Koch, along with European astronaut Luca Parmitano and Russian cosmonaut Alexander Skvortsov, left ISS at 12:50AM ET. Around 4AM ET, their Soyuz MS-13 spacecraft touched down in Kazakhstan, and they were taken to a nearby medical tent to restore their balance in gravity.

Koch’s record-breaking stay was her first journey to space. In the 11 months that she was aboard the ISS, she orbited Earth 5,248 times, traveling 139 million miles, roughly the equivalent of 291 trips to the Moon and back. She conducted and supported more than 210 investigations, and perhaps most importantly, participated as a research subject. NASA will study Koch to help determine the long-term effects of spaceflight on the human body. Those findings could be vital for NASA’s return to the Moon and eventually Mars.

Prior to Koch’s extended flight, Peggy Whitson held the record for longest female spaceflight for her 288-day mission from 2016-2017. NASA astronaut Scott Kelly still holds the US record for staying in space 340 consecutive days, and Russia’s Valeri Polyakov spent 437 days in orbit.

Continue on to Engadget to read the complete article.

How Black Girls Code transformed from basement experiment to international movement

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Kimberly Bryant stands behind a podium wearing a shirt that read Phenomenal Woman

By Halley Bondy

Throughout her biotech engineering career, Kimberly Bryant was the only black female in the room most of the time. And as Bryant rose the ranks to become manager at companies like DuPont, Phillip Morris and Genentech, she yearned for a more inclusive world for her daughter Kai.

Kai had developed a knack for gaming and coding, which is a very male, white and Asian-dominated business.

“It happened that I stumbled into this issue of diversity of inclusion and tech,” said Bryant in an interview with Know Your Value. “My daughter was about to go to middle school and was interested in tech and video gaming and gaming in general…I found that there wasn’t a strong program that would focus on girls of color and getting them prepared in the skills they’d need to move into this career field.”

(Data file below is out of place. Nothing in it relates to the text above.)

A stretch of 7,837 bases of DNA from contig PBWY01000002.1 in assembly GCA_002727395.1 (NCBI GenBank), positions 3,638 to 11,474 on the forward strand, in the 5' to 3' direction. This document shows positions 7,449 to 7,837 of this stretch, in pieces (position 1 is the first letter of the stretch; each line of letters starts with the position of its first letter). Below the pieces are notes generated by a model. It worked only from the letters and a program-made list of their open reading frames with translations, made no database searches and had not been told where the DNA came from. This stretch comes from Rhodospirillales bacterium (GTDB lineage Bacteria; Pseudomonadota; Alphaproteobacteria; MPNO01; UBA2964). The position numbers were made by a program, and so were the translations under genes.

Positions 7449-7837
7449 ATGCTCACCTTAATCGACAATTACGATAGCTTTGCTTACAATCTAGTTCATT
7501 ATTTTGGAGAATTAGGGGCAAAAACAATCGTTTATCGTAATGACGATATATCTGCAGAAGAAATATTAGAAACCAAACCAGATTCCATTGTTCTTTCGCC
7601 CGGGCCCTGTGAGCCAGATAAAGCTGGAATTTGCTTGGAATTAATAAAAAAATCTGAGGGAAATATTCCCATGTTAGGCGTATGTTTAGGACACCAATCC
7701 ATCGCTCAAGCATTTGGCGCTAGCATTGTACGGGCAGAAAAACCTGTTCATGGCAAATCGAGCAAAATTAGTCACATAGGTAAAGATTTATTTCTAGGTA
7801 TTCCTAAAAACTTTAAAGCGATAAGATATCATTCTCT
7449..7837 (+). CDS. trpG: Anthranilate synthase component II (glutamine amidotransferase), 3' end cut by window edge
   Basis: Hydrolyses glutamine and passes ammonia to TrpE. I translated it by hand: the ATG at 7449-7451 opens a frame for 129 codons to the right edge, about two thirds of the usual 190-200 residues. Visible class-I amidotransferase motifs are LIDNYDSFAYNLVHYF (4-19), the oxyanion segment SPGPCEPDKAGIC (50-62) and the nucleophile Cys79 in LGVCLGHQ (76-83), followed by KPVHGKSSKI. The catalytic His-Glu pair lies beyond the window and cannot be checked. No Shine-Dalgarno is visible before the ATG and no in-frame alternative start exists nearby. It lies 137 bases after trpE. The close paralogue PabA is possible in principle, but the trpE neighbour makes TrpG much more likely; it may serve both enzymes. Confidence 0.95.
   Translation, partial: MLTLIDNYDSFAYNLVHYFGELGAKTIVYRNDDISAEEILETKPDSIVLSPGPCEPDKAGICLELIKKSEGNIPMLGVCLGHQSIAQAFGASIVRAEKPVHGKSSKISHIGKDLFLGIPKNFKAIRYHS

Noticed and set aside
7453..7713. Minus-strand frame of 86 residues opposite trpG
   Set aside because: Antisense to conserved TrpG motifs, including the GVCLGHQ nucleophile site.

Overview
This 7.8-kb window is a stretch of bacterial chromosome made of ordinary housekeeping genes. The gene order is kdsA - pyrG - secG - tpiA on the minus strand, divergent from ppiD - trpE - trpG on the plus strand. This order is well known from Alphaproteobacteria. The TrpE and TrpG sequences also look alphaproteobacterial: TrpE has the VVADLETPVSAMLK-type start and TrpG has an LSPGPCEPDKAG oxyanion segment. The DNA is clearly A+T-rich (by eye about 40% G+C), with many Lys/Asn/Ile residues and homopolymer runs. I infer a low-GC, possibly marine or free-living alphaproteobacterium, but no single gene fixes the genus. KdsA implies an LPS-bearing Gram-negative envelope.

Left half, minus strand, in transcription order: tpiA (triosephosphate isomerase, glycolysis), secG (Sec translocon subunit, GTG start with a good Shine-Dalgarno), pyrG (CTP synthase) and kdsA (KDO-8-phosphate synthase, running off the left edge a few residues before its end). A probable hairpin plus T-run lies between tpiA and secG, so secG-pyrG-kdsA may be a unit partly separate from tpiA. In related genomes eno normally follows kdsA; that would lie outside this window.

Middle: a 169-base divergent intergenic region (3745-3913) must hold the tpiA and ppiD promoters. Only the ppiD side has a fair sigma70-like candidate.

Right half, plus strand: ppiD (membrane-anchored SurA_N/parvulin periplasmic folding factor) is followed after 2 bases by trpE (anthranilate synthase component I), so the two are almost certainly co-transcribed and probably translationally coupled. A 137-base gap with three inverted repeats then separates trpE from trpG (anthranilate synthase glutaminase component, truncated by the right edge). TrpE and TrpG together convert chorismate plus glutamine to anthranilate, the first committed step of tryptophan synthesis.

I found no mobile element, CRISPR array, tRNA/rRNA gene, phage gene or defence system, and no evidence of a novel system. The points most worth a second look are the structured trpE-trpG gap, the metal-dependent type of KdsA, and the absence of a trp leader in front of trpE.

Women of color earn less than 10 percent of bachelor’s degrees in computing, according to the Kapor Center. And black women make up less than 0.5 percent of leadership roles in tech. Even in women-led small tech businesses, women of color only comprise 4 percent of the workforce.

With Kai’s help, Bryant called upon colleagues at Genentech to put together a six-week coding curriculum for girls of color in 2011. She conducted the first educational series in a basement of a college prep institution in San Francisco, which was loaned to Bryant for free. Bryant expected about six students, but the class attracted about a dozen girls, including of course, Kai.

Bryant’s small community effort attracted the attention of ThoughtWorks, a global tech consultancy company. ThoughtWorks invested in Bryant in January 2012 and gave her access to space and resources across the country, as well as in Johannesburg, South Africa. In a few years, the operation transformed from a basement experiment into a global non-profit with 15 chapters. They called themselves Black Girls Code.

The more mature chapters might boast up to 1,000 students a year, according to Bryant, who runs the organization full-time.

“I didn’t know it would be a nonprofit,” said Bryant. “This was us just trying to test the waters and make something locally where I could bring my daughter, so she could find a tribe of girls interested in the same thing, but it took off from humble beginnings.”

The Black Girls Code curriculum teaches everything from web development to robotics to Artificial Intelligence. Many of the first-year students are now in college, including Kai, who is in her sophomore year studying computer science.

Bryant wants to expand Black Girls Code into a life-long support network to help retention rates in tech.

“One of the things that I’m really excited about is building out this alumni network that we’ve grown over the last eight years,” said Bryant. “Many of the girls…are about to go to college, and they have a need for support as they continue their career and collegiate journeys.”

Bryant said she was never interested in coding — that was all her daughter. Instead, Bryant studied engineering at Vanderbilt University. She said she met only one other African American female engineering student in her four years there, and that none of her professors were even female, let alone black.

“I didn’t have any role models,” said Bryant.

Still, she excelled. Bryant was only 25 when she became a manager at DuPont in Tennessee. She said her manager there—whom she otherwise adored—jokingly introduced her to the team as a “twofer,” because she was black and a woman.